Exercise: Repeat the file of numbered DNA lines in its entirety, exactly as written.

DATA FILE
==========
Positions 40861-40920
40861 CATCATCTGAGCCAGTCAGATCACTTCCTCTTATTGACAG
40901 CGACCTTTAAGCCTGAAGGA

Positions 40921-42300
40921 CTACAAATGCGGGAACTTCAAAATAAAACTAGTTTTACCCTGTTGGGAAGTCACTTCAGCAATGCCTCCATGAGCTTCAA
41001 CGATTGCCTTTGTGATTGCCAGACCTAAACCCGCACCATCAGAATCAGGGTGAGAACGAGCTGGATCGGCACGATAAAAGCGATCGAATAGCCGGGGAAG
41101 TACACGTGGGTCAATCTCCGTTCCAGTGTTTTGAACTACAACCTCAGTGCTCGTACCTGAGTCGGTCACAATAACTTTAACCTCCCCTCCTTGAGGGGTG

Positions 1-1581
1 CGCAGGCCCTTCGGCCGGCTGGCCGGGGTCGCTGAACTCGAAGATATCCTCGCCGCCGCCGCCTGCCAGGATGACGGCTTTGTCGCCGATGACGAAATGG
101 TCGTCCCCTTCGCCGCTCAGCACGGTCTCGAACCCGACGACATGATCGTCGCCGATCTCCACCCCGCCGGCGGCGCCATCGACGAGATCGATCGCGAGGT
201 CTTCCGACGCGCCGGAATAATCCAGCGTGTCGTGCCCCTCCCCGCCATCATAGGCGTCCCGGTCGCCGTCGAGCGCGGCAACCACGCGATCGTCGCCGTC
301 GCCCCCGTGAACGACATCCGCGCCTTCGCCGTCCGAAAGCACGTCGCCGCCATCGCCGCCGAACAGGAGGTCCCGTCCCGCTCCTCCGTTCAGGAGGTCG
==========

Positions 40861-40920
40861 CATCATCTGAGCCAGTCAGATCACTTCCTCTTATTGACAG
40901 CGACCTTTAAGCCTGAAGGA

Positions 40921-42300
40921 CTACAAATGCGGGAACTTCAAAATAAAACTAGTTTTACCCTGTTGGGAAGTCACTTCAGCAATGCCTCCATGAGCTTCAA
41001 CGATTGCCTTTGTGATTGCCAGACCTAAACCCGCACCATCAGAATCAGGGTGAGAACGAGCTGGATCGGCACGATAAAAGCGATCGAATAGCCGGGGAAG
41101 TACACGTGGGTCAATCTCCGTTCCAGTGTTTTGAACTACAACCTCAGTGCTCGTACCTGAGTCGGTCACAATAACTTTAACCTCCCCTCCTTGAGGGGTG

Positions 1-1581
1 CGCAGGCCCTTCGGCCGGCTGGCCGGGGTCGCTGAACTCGAAGATATCCTCGCCGCCGCCGCCTGCCAGGATGACGGCTTTGTCGCCGATGACGAAATGG
101 TCGTCCCCTTCGCCGCTCAGCACGGTCTCGAACCCGACGACATGATCGTCGCCGATCTCCACCCCGCCGGCGGCGCCATCGACGAGATCGATCGCGAGGT
201 CTTCCGACGCGCCGGAATAATCCAGCGTGTCGTGCCCCTCCCCGCCATCATAGGCGTCCCGGTCGCCGTCGAGCGCGGCAACCACGCGATCGTCGCCGTC
301 GCCCCCGTGAACGACATCCGCGCCTTCGCCGTCCGAAAGCACGTCGCCGCCATCGCCGCCGAACAGGAGGTCCCGTCCCGCTCCTCCGTTCAGGAGGTCG